Testing: Bosch Dinion IP (SD and 720p)

By: Benros Emata, Published on Apr 19, 2011

In January 2011, Bosch announced the release of an HD camera line [link no longer available]. This was anticipated for 2 reasons: (1) Bosch became one of the last major brands to release their own HD line (previously they OEMed Arecont's MP) and (2) Bosch Dinion SD (analog and IP) have a reputation of high quality video performance (based on many integrator recommendations, we included them in our Analog vs SD night time shootout).

In this report we share out test results from two Bosch Dinion IP Box Cameras (HD & SD):

  • Bosch NBN-921 [link no longer available] (online $775) - 720p (1280x720)
  • Bosch NBN-498 [link no longer available] (online $700) - 4CIF (704x480)

Both have the following key features in common:

  • ONVIF
  • H.264/MJPEG
  • Manual Back-Focus
  • iSCSI Storage Support
  • D/N (IR cut-filter)
  • Analytics (Bosch IVA) option

Here are some key differences:

  • NBN-921 is HD 720p while the NBN-498 SD 4CIF
  • NBN-921 supports micro-SD (on-board storage); 498 models have micro-SD card support in new units shipping in 2011
  • NBN-498 supports video out (BNC) 

In our testing, for video quality, we focused on WDR and low light scenes as these tend to be the most important in differentiating quality. In this test, we did not consider VMS integration or the use of on-board storage. We plan to cover Bosch's VMS / recorders in its own dedicated reports. Additionally, the Bosch 720p, through its support for on-board integrates with Genetec's edge recording solution (see our Genetec Trickling test results).

Key Findings

Here are our key findings from the test:

  • Low light performance was comparatively strong; the SD was materially 'brighter' than the 720p. However, overall image details in the 720p was superior until light levels were very low (under 1 lux)
  • WDR performance was solid - comparable to Pixim; the 720p was slightly superior to Pixim. However, both Boschs still lagged the Sony premium series camera
  • Overall, given the very small premium for the HD version, we think most users would be better off choosing the 720p over SD version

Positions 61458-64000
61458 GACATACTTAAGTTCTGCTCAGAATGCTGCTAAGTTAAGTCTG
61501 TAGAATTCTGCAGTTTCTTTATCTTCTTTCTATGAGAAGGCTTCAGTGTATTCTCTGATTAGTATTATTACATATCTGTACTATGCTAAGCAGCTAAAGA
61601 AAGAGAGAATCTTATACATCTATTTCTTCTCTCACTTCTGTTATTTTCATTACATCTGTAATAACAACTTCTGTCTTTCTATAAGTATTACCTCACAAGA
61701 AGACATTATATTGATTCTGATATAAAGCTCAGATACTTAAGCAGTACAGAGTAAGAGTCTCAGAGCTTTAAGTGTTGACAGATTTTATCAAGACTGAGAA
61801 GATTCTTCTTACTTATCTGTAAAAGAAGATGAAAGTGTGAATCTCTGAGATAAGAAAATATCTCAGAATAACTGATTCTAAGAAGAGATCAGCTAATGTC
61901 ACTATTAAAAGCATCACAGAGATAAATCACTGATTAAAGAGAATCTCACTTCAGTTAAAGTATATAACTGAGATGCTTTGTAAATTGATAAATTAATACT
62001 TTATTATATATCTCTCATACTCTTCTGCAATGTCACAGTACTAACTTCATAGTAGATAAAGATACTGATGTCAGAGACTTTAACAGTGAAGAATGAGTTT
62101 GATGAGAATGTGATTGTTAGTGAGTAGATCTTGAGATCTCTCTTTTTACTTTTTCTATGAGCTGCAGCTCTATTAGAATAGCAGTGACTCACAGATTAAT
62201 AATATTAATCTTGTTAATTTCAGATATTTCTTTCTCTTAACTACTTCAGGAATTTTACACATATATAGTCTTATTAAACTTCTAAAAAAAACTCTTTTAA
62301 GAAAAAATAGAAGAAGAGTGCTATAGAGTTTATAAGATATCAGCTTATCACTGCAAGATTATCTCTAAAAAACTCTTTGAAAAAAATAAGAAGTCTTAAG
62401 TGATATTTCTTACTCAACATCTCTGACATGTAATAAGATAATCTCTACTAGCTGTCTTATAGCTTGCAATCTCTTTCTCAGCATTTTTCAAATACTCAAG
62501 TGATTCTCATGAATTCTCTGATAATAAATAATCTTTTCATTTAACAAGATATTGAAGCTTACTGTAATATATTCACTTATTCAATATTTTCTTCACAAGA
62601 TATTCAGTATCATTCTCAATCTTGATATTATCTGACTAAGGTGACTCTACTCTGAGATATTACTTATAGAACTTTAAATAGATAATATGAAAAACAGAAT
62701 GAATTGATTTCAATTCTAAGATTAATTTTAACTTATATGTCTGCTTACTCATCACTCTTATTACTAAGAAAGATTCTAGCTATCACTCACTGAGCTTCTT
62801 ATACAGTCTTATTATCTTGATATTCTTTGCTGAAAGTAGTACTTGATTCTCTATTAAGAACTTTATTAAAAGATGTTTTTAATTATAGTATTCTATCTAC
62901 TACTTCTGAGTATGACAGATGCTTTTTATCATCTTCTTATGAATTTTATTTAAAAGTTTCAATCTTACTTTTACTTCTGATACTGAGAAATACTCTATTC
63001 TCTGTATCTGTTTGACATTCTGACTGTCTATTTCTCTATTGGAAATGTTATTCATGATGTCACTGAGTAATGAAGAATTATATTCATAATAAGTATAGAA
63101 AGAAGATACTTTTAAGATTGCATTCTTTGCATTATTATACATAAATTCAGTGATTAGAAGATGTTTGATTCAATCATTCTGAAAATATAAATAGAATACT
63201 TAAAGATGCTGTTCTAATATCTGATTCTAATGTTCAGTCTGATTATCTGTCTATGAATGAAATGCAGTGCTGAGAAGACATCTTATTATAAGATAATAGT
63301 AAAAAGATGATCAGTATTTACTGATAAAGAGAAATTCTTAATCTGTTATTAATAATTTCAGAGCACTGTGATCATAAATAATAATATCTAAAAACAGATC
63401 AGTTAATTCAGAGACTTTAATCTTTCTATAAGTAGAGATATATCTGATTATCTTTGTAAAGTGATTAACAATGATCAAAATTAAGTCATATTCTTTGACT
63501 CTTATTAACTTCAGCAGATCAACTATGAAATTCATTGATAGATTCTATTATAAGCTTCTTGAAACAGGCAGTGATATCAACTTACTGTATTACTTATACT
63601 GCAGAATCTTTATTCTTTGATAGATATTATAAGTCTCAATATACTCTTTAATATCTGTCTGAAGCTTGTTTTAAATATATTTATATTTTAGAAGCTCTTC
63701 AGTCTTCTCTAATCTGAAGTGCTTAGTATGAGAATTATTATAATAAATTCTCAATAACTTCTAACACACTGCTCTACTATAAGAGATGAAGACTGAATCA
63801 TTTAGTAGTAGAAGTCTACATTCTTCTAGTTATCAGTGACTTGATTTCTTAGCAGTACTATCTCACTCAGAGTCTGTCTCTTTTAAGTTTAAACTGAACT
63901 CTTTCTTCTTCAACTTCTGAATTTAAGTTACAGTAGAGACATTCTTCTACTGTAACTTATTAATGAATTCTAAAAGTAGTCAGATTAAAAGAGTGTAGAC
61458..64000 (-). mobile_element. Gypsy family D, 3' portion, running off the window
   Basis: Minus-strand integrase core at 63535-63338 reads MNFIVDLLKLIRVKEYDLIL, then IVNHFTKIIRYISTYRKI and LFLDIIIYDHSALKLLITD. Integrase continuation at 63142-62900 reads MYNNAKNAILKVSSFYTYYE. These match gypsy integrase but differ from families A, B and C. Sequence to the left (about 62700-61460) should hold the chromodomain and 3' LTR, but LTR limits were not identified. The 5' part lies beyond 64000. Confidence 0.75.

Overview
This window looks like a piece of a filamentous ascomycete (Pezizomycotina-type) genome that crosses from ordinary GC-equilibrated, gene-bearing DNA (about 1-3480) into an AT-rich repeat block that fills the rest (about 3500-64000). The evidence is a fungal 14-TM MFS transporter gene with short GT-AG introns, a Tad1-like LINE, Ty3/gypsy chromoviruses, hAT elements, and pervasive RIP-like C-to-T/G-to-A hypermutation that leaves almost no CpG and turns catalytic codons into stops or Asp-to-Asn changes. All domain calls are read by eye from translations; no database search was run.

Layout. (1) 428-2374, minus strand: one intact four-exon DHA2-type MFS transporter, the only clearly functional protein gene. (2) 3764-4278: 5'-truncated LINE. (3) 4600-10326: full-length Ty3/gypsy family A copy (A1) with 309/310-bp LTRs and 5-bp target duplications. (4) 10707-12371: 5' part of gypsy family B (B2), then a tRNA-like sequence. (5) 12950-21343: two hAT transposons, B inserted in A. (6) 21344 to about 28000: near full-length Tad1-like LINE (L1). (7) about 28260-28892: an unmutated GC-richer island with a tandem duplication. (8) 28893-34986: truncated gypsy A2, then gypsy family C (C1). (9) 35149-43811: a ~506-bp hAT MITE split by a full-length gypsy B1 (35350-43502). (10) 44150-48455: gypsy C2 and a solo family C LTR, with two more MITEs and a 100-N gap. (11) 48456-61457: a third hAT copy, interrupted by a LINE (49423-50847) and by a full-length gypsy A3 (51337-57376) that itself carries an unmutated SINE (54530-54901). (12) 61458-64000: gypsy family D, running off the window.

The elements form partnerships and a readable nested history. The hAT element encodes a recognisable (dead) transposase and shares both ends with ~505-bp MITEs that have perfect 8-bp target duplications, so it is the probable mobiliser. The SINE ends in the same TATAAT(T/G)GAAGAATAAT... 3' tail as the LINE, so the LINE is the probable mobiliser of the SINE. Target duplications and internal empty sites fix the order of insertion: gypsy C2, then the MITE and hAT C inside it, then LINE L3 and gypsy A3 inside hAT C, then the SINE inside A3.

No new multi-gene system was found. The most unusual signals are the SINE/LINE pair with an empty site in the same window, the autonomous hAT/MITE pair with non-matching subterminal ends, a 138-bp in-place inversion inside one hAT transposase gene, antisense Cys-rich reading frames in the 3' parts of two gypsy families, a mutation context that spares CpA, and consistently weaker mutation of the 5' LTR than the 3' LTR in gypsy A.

• For its performance and feature sets, the pricing is comparable to similar cameras from Axis (P1344) and Sony (SNC-CH140). Review ~20 cameras with similar features - 720p/1.3MP, H.264 D/N

Video Clips Download (ZIP File)

Review our Bosch-Video-Clips [link no longer available] zip file (~200 MB) containing all the video clips and images generated during our testing. The clips are embedded inside an ExacqVision player and simply needs to be double clicked to view. In the Exacq player's Options menu we recommend enabling 'Show Camera Names' to show the names of the cameras on-screen.

Physical Overview

Get Notified of Video Surveillance Breaking News
Get Notified of Video Surveillance Breaking News

In this video, we provide a physical overview of the Bosch NBN-921 (720p) and NBN-498 (D1) box cameras. Both units feature a manual back-focus adjustment that can be used along with a built-in 'Lens Wizard' application to optimize camera focus. Both the cameras feature nearly identical form-factors, and are shown to be relatively compact when compared to an Axis Q1755 but slightly larger than an IQEye 042SI. Both cameras also feature audio in/out jacks, PoE, low-voltage powering options, alarm/relay I/O, and a serial communications port. A key difference is the presence of a micro-SD slot on the NBN-921 - not found on the NBN-498. Also, the NBN-498, has a analog video out (BNC) while the NBN-921 does not.

Administration and Configuration

In this screencast, we tour the web client application used to administer and configure the two Bosch IP cameras. The NBN-921 (HD) and NBN-498 (SD) web interfaces are essentially the same in structure. We focus on one of them, the NBN-921, to illustrate how various tasks are performed in either of the cameras, but continue to point out key differences where appropriate. One key difference is that the 'lens wizard' application (used to optimize back-focus) is accessed via the web interface of the Bosch 720p. In contrast, the Bosch SD 'lens wizard' requires an on-screen menu accessed via the video out (BNC) jack on the back of the camera. Another difference is the micro-SD card support on the HD but not SD model. Both, however, do support iSCSI recording devices. One slightly odd exclusion from both cameras is a software based factory default. As such, a 'paper-clip' hole on the back of the cameras is provided for factory resetting.

WDR Performance

In the following video we examine WDR performance of the Bosch IP cameras. The Bosch SD and 720p cameras are compared to a Sony CH140 (WDR on), a GVI 1080p, a Pixim Seawolf (March CamPX) and a Pixim Orca (ioimage) camera to get a better sense of their relative WDR performance. Keep in mind that the Bosch Dinion and Pixim chips are similar in that they both claim a 'built-in' or 'chip' level WDR capability. The Bosch SD and 720p are shown to underperform both the Sony CH140 and the GVI 1080p camera, but slightly outperform the Pixim based cameras. Of the two Bosch's the 720p provides overall better performance than the Bosch SD.

Low-Light Performance

In this video, we provide a low-light performance analysis at the ~1 lux level and the 3 to 5 lux level. Both scenes are designed to simulate real world surveillance applications (open field, and parking lot). The Bosch cameras utilize a digital slow shutter (up to 1/7s) by default. We compare both Bosch's to a Sony CH140 (1/30s fixed shutter) and a Pelco Sarix (1/8s shutter) in both tests. In the 3 to 5 lux scene, interestingly, the Bosch's fared better than the Sony and Pelco cameras in terms of mitigating blooming or washing out effects around direct and/or reflected light sources. While both Bosch's provided similar levels of apparent lighting in the scene, the Bosch 720p provided a greater level of detail overall - Sony and Pelco HD cameras did so as well.